The first story, as reported by The Register, reports system failure as being the number one reason for the increase in data breach costs. The article reports that seven out of ten firms started using encryption after suffering a data breach and likewise 69 percent of victims strengthened perimeter controls after being compromised. In a separate story also reported by The Register, it appears that InterWorx was storing passwords in plain text in its control panel system and after having its system compromised had to change the system so as to no longer store passwords in plain text.
Both these stories highlight how some companies do not take security seriously until after they fall victim to attacks. And what’s even more tragic is that they seem to think that security is not very important. I came to this conclusion because using encryption to store passwords, and encrypting data doesn’t involve a high cost, if any cost at all.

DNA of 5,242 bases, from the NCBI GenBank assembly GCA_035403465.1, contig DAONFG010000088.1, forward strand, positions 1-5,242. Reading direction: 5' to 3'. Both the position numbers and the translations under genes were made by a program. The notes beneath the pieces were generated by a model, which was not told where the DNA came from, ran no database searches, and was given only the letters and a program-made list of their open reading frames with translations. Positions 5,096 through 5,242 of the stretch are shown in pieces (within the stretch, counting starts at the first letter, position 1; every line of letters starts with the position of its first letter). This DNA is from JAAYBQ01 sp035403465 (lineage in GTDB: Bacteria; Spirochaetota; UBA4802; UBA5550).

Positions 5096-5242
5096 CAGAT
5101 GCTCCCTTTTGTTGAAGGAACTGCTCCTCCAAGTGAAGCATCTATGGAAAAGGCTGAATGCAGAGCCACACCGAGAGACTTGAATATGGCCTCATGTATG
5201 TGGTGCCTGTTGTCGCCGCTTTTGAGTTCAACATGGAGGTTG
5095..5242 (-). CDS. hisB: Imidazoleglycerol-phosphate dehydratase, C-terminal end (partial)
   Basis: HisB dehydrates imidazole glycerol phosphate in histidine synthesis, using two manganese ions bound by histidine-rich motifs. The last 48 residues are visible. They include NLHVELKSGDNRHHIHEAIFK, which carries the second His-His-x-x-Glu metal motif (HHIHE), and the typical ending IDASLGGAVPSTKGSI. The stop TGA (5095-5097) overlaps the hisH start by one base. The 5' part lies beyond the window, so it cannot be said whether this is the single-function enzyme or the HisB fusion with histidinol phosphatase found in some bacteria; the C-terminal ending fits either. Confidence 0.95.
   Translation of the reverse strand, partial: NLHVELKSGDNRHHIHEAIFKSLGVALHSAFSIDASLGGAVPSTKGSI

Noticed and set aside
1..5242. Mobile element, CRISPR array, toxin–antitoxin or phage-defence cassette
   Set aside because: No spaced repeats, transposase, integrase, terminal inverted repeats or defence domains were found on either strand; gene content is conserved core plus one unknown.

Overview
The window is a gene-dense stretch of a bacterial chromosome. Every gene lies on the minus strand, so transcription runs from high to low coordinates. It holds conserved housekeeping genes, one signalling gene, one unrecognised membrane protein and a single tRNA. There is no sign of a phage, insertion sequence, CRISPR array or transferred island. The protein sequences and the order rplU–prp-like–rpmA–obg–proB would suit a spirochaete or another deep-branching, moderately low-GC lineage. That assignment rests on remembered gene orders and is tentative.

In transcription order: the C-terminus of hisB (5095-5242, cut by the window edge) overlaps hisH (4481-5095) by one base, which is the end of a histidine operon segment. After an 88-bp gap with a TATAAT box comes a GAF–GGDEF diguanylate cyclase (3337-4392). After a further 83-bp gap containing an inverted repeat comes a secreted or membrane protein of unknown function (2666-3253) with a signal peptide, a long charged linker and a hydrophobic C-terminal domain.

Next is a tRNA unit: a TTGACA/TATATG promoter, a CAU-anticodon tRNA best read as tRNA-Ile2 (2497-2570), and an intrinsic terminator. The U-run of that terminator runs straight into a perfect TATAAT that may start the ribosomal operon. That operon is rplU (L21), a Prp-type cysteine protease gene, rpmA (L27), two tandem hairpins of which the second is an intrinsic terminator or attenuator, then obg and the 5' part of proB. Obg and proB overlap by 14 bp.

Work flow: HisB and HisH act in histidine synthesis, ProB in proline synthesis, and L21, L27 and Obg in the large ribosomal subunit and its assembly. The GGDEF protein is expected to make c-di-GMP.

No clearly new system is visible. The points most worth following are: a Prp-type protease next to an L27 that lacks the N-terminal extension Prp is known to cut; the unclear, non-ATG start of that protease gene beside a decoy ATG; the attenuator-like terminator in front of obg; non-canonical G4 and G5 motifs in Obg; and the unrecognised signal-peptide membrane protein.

Having a system storing passwords that are encrypted instead of in plain text might involve a little more work but that too is negligible. So if these basic security needs did not involve an added cost not added inconvenience, then why were they discarded? The only answer I could think of was they were deemed to be unnecessary.
InterWorx, for example, claim that the attack they suffered happened between February 28 and March 5. The incident was reported on March 10 by which time the company claimed that their system no longer stored passwords in plain text. So they were able to secure their system in less than 5 days; tragically only after the damage was done however.
There seems to be a prevailing philosophy that security breaches will not happen to us and therefore it’s not worth the effort to protect ourselves by preventing security breaches. Obviously this philosophy changes the second we are hit, as we then hurry to fix these minor issues and try to reassure our customers that they can rest easy and that the problem will not happen again.
As a customer what do you think? Is that enough? Or is that too little, too late?